For his part, President Biden said he doesn’t see a recession as inevitable, after speaking to former Treasury Secretary Larry Summers on Sunday (not exactly who I think I’m going to go to for economic advice). Summers sees the need for the US unemployment rate to reach 6% and stay there for five years (or 7.5% unemployment for two years, or 10% unemployment for one year…that’s good ) in order to contain inflation. In other words, Summers sees a need for more than 10 million of you or us to lose our jobs from current levels in order to control inflation at the consumer level and not get them back for a period. prolonged. Well, he’s right about one thing. This would curb inflation. And eat.

You may have heard of the Phillips curve, which, with varying degrees of success, attempts to relate the correlation between unemployment (wage growth) and inflation. Now, get used to hearing about the “sacrifice ratio” which attempts to measure the effect of rising and falling inflation against the total output of an ecosystem. In other words, simplified… Using the sacrifice ratio as a tool would involve tinkering with aggregate output in order to adjust for inflation at the level of consumption.

Prepare to be “sacrificed” my friends. Summers also called for an end to forward guidance on monetary policy.

front and center

The fact is, the S&P 500 is now trading at 15.4 times forward earnings. The financial markets have never run away. The start of a new bull market or the turn of the worm has always coincided with the Fed becoming dovish on monetary policy (at least since I’ve been around, and I’m not that young).

In recent years, this spot where the Fed responds favorably to the stock markets by shouting “Uncle” has multiplied by 13.5. This is where the Fed’s “put” was. Of course inflation is what the Fed is trying to control and we haven’t had this kind of inflation since I was less than 5 minutes away. Take a while. 13.5 times may be generous this time around, but even if that’s where the bet is, we’re talking about 14% more than the S&P 500 (3160-ish) and that’s if the estimates profits stay where they are.

The Fed also appears to come to the market’s aid when the S&P 500 free cash flow yield hits 6%. Currently, this yield is still below 5%. Again, not so close to artificial help intended to have a positive impact on price discovery.

That’s a lot of negativity I just piled on you. Now for what I think might work.

The S&P 500 fell 5.8% over one month and 17.7% over three. The Invesco 1-30 Laddered US Treasury ETF (PLW) is down 3.7% in one month and 10.3% in three. The suggestion? As bad as bonds are, pension funds with mandatory monthly or quarterly rebalances could still be forced to shift capital into equities towards the end of June. Additionally, the Fed will release the results of its annual bank stress tests (tentatively) this Thursday. It has always been a business opportunity through this space, because often banks are then able to free up more capital in the form of shareholder returns. Banks may want to maintain a higher level of reserves at this time, but this is a potential near-term upside catalyst.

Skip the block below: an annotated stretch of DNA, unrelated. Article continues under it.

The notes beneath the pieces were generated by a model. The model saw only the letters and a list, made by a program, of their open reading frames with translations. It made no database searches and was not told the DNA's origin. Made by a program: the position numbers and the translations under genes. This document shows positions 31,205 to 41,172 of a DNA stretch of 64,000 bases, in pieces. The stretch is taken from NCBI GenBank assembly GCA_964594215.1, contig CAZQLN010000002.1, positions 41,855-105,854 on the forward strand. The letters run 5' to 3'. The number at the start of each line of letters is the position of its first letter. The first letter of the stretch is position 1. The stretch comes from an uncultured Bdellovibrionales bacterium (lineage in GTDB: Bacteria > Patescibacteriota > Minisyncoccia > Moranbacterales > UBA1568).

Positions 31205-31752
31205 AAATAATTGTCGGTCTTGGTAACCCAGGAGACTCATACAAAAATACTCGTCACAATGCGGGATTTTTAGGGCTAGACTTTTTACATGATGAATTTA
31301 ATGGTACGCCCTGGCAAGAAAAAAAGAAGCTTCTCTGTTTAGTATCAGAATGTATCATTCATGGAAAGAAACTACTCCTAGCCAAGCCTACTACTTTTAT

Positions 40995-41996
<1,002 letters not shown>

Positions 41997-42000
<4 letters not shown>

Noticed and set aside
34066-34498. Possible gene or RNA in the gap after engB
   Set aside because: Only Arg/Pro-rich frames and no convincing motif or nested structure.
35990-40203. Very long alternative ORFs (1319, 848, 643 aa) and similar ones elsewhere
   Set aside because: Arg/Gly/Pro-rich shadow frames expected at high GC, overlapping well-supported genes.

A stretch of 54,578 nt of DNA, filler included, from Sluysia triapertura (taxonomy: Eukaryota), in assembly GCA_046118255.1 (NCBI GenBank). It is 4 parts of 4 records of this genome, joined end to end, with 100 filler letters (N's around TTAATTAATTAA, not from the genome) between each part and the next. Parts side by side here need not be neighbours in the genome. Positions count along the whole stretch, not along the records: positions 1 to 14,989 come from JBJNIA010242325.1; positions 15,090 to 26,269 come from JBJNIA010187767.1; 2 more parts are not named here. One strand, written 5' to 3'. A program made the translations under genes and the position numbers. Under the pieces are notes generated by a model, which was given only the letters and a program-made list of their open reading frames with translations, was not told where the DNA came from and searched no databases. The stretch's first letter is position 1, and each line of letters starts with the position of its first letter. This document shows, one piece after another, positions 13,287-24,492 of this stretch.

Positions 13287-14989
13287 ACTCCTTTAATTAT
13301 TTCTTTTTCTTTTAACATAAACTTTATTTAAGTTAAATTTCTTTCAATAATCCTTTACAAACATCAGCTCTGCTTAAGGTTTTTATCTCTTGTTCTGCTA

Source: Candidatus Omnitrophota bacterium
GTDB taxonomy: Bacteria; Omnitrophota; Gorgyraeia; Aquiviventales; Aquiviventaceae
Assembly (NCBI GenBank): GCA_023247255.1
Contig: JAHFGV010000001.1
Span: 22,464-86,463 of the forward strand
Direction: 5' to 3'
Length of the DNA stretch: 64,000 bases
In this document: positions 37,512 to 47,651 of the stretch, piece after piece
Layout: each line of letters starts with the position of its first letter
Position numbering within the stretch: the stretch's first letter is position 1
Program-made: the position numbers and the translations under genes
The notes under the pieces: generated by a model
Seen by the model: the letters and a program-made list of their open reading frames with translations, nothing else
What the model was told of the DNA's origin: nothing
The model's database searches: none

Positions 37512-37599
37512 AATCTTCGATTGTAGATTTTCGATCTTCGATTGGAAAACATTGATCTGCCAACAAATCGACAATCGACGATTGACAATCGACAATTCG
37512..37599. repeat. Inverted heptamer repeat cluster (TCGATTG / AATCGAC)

For these reasons, and because the markets are approaching the limit of being technically oversold this week, I suggest breaking up portfolios into baskets. I find the separation of portfolios by mission statement somewhat takes the stress out of this job for those who might ask why.

Basket Suggestions

Trade the end of the month

(High Beta Revenue Wholesalers): My cart includes Apple (AAPL), Advanced Micro Devices (AMD), Marvel Technology (MRVL), Nvidia (NVDA), Microsoft (MSFT), APA Corp. (APA), Lam Research (LRCX) and others.

Negotiate stress tests

(Banks set up for a positive catalyst): My basket includes Bank of America (BAC) and Wells Fargo (WFC).

Investing in a H2 2022 recession

(Low Beta Dividend Payers): My basket includes Colgate-Palmolive (CL), PepsiCo (PEP), Procter & Gamble (PG), General Dynamics (GD), Lockheed Martin (LMT), Raytheon Technologies (RTX), and Northrop Grumman. (NOC), CVS Health (CVS), Southern Company (SO).

Note to readers: These baskets are not complete and are still in progress. The idea is to let you into my head a bit. This is how I set up both the short term and, loosely, the medium term. This is not advice at all. I often change my mind. Sometimes I’m even wrong. That said, Rock & Roll.

Economy (all Eastern times)

10:00 a.m. – Existing Home Sales (February): Waiting for 5.4M, last 5.61M SAAR.

The Fed (all Eastern times)

11:00 a.m. – Speaker: richmond Close. fed. Tom Barkin.

3:30 p.m. – Speaker: richmond Close. fed. Tom Barkin.

Highlights of Today’s Earnings (PSE Consensus Expectations)

Before the Open: (LEN) (3.97)

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Sallie R. Loera